12 CIR 242 (1996)


An Unincorporated Association |
Petitioner, |
NO. 029, a/k/a EWING PUBLIC |
SCHOOLS, A Political Subdivision |
of the State of Nebraska, |
Respondent. |


For the Petitioner: Mark D. McGuire

McGuire and Norby

605 South 14th Street, Suite 405

Lincoln, Nebraska 68508

For the Respondent: John F. Recknor

DeMars, Gordon, Olson, Recknor & Shively

1225 L Street, Suite 400

Lincoln, Nebraska 68501-1607

Before: Judges Flowers, Moore, McFarland, Cullan and DeLay (EN BANC)

McFarland concurring in part.


Nature of the Proceedings

Ewing Education Association, hereinafter referred to as the Association, filed a Petition with the Commission alleging that certain action taken by Holt County School District No. 029, hereinafter referred to as the District, constituted a prohibited practice entitling the Association to relief under Neb. Rev. Stat. § 42-824 et seq. The District responded by denying the allegations and asserting that because there existed a collective bargaining agreement between the parties, the Commission lacked jurisdiction over the Petition.


The Commission finds the following facts to be true. The Association, a labor organization as defined by Neb. Rev. Stat.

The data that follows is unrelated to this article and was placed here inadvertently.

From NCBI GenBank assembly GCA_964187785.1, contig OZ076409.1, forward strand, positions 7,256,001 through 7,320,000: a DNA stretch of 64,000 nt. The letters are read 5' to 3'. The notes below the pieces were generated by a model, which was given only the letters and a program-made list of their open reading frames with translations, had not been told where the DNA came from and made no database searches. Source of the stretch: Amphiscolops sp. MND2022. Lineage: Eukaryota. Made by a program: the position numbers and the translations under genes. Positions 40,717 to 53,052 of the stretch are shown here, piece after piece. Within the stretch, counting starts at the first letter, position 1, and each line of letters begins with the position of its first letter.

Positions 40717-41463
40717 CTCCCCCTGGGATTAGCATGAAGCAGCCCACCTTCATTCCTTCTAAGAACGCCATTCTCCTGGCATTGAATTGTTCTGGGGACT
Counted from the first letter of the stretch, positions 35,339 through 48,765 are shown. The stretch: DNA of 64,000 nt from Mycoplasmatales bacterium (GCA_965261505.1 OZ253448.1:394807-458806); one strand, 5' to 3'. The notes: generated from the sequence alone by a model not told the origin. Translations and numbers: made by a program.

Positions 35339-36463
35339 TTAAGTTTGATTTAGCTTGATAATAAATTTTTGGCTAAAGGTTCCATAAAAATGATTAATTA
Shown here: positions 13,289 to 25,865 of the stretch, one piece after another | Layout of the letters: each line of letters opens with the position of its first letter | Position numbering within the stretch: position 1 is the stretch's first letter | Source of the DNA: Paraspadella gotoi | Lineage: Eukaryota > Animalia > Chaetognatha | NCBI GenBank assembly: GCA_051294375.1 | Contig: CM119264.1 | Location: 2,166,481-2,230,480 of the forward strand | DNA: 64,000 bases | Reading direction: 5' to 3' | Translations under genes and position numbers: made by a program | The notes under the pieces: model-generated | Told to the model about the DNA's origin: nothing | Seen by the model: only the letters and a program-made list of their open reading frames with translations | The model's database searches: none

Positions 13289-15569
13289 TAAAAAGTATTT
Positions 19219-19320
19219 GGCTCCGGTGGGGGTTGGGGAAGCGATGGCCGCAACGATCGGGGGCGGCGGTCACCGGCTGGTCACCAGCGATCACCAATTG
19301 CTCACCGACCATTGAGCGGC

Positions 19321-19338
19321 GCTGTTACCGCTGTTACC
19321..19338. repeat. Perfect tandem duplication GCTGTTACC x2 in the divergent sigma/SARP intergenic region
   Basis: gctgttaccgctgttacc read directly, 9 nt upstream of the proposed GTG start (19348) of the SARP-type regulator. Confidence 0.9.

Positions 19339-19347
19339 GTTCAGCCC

§ 48-801(6), is the recognized collective bargaining agent for all the non-administrative certificated employees (the teachers) of the District, an employer as defined by Neb. Rev. Stat. § 48-801(4). After negotiations, the Association reached an agreement with the District with respect to the terms and conditions of employment for the 1995-1996 contract year. The agreement contained a provision regarding health insurance. In particular, the parties agreed that the teachers would be provided with the same insurance coverage as they had in the preceding year with the cost of said coverage to be paid entirely by the District. More specifically, the District agreed to provide, at no cost to the Association, the Blue Cross/Blue Shield High Option Number One Health Care Program, hereinafter referred to as the High Option Plan.